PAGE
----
Article  Google Scholar 

  7. 7.

    Wolff AC, Blackford AL, Visvanathan K, et al. Risk of marrow neoplasms after adjuvant breast cancer therapy: the national comprehensive cancer network experience. J Clin Oncol. 2015;33(4):340–8.

    Article  Google Scholar 

  8. 8.

    Rosenstock AS, Niu J, Giordano SH, Zhao H, Wolff AC, Chavez-MacGregor M. Acute myeloid leukemia and myelodysplastic syndrome after adjuvant chemotherapy: A population-based study among older breast cancer patients. Cancer. 2018;124(5):899–906.

    CAS  Article  Google Scholar 

  9. 9.

    Mistry AR, Felix CA, Whitmarsh RJ, et al. DNA topoisomerase II in therapy-related acute promyelocytic leukemia. N Engl J Med. 2005;352(15):1529–38.

    CAS  Article  Google Scholar 

  10. 10.

    Hasan SK, Mays AN, Ottone T, et al. Molecular analysis of t(15;17) genomic breakpoints in secondary acute promyelocytic leukemia arising after treatment of multiple sclerosis. Blood. 2008;112(8):3383–90.

    CAS  Article  Google Scholar 

  11. 11.

    Hasan SK, Ottone T, Schlenk RF, et al. Analysis of t(15;17) chromosomal breakpoint sequences in therapy-related versus de novo acute promyelocytic leukemia: association of DNA breaks with specific DNA motifs at PML and RARA loci. Genes Chromosom Cancer. 2010;49(8):726–32.

    CAS  Article  Google Scholar 

  12. 12.

    Lo-Coco F, Hasan SK, Montesinos P, Sanz MA. Biology and management of therapy-related acute promyelocytic leukemia. Curr Opin Oncol. 2013;25(6):695–700.

    CAS  Article  Google Scholar 

  13. 13.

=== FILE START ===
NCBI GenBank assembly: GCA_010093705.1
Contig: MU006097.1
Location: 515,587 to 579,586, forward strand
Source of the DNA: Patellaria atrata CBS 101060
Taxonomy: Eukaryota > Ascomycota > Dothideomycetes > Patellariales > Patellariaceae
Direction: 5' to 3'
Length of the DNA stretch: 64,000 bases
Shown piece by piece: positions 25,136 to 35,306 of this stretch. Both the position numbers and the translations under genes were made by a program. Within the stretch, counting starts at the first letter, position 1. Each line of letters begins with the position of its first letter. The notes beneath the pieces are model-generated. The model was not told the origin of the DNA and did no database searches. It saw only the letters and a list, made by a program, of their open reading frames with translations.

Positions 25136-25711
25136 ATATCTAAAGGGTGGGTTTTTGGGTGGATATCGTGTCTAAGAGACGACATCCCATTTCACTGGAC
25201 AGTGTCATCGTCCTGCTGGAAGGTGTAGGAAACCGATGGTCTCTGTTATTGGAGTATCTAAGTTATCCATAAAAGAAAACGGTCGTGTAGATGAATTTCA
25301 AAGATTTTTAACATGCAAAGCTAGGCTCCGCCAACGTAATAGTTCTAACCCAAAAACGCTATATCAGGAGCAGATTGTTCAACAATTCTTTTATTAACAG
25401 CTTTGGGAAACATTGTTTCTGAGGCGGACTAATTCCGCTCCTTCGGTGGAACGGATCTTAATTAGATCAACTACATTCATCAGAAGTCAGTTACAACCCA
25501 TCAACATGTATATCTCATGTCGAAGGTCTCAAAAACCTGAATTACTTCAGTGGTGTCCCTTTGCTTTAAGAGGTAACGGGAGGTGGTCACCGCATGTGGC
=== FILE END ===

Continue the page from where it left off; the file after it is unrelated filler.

Hasan SK, Barba G, Metzler M, et al. Clustering of genomic breakpoints at the MLL locus in therapy-related acute leukemia with t(4;11)(q21;q23). Genes Chromosom Cancer. 2014;53(3):248–54.

    CAS  Article  Google Scholar 

  14. 14.

    Ottone T, Hasan SK, Montefusco E, et al. Identification of a potential "hotspot" DNA region in the RUNX1 gene targeted by mitoxantrone in therapy-related acute myeloid leukemia with t(16;21) translocation. Genes Chromosom Cancer. 2009;48(3):213–21.

    CAS  Article  Google Scholar 

  15. 15.

    Churpek JE, Marquez R, Neistadt B, et al. Inherited mutations in cancer susceptibility genes are common among survivors of breast cancer who develop therapy-related leukemia. Cancer. 2016;122(2):304–11.

    CAS  Article  Google Scholar 

  16. 16.

    Moricke A, Reiter A, Zimmermann M, et al. Risk-adjusted therapy of acute lymphoblastic leukemia can decrease treatment burden and improve survival: treatment results of 2169 unselected pediatric and adolescent patients enrolled in the trial ALL-BFM 95. Blood. 2008;111(9):4477–89.

    Article  Google Scholar 

  17. 17.

    van Dongen JJ, Macintyre EA, Gabert JA, et al. Standardized RT-PCR analysis of fusion gene transcripts from chromosome aberrations in acute leukemia for detection of minimal residual disease Report of the BIOMED-1 Concerted Action: investigation of minimal residual disease in acute leukemia. Leukemia. 1999;13(12):1901–28.

    Article  Google Scholar 

  18. 18.

    Gabert J, Beillard E, van der Velden VH, et al. Standardization and quality control studies of 'real-time' quantitative reverse transcriptase polymerase chain reaction of fusion gene transcripts for residual disease detection in leukemia—a Europe Against Cancer program. Leukemia. 2003;17(12):2318–57.